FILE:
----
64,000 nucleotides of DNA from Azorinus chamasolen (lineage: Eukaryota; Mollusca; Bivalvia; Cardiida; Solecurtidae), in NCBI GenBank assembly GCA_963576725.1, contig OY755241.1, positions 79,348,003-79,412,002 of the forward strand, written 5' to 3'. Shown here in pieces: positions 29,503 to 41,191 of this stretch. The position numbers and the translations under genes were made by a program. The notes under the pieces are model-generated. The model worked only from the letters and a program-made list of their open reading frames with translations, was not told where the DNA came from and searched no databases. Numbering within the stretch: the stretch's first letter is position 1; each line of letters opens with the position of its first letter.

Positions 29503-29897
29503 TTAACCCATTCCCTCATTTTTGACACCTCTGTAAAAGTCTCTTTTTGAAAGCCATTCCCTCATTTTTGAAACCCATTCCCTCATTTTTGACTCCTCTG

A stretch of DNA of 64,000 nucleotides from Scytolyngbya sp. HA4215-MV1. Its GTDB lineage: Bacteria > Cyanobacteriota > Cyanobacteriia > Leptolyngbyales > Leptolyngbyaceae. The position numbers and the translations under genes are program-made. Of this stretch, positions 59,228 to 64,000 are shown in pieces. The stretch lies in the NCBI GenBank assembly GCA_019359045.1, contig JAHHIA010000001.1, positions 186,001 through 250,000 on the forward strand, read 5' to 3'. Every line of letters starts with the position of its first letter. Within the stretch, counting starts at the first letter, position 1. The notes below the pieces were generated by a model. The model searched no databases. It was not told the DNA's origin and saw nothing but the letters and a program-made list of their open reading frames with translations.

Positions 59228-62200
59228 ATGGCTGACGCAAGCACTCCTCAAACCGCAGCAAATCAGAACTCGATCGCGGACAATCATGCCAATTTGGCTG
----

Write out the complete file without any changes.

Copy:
64,000 nucleotides of DNA from Azorinus chamasolen (lineage: Eukaryota; Mollusca; Bivalvia; Cardiida; Solecurtidae), in NCBI GenBank assembly GCA_963576725.1, contig OY755241.1, positions 79,348,003-79,412,002 of the forward strand, written 5' to 3'. Shown here in pieces: positions 29,503 to 41,191 of this stretch. The position numbers and the translations under genes were made by a program. The notes under the pieces are model-generated. The model worked only from the letters and a program-made list of their open reading frames with translations, was not told where the DNA came from and searched no databases. Numbering within the stretch: the stretch's first letter is position 1; each line of letters opens with the position of its first letter.

Positions 29503-29897
29503 TTAACCCATTCCCTCATTTTTGACACCTCTGTAAAAGTCTCTTTTTGAAAGCCATTCCCTCATTTTTGAAACCCATTCCCTCATTTTTGACTCCTCTG

A stretch of DNA of 64,000 nucleotides from Scytolyngbya sp. HA4215-MV1. Its GTDB lineage: Bacteria > Cyanobacteriota > Cyanobacteriia > Leptolyngbyales > Leptolyngbyaceae. The position numbers and the translations under genes are program-made. Of this stretch, positions 59,228 to 64,000 are shown in pieces. The stretch lies in the NCBI GenBank assembly GCA_019359045.1, contig JAHHIA010000001.1, positions 186,001 through 250,000 on the forward strand, read 5' to 3'. Every line of letters starts with the position of its first letter. Within the stretch, counting starts at the first letter, position 1. The notes below the pieces were generated by a model. The model searched no databases. It was not told the DNA's origin and saw nothing but the letters and a program-made list of their open reading frames with translations.

Positions 59228-62200
59228 ATGGCTGACGCAAGCACTCCTCAAACCGCAGCAAATCAGAACTCGATCGCGGACAATCATGCCAATTTGGCTG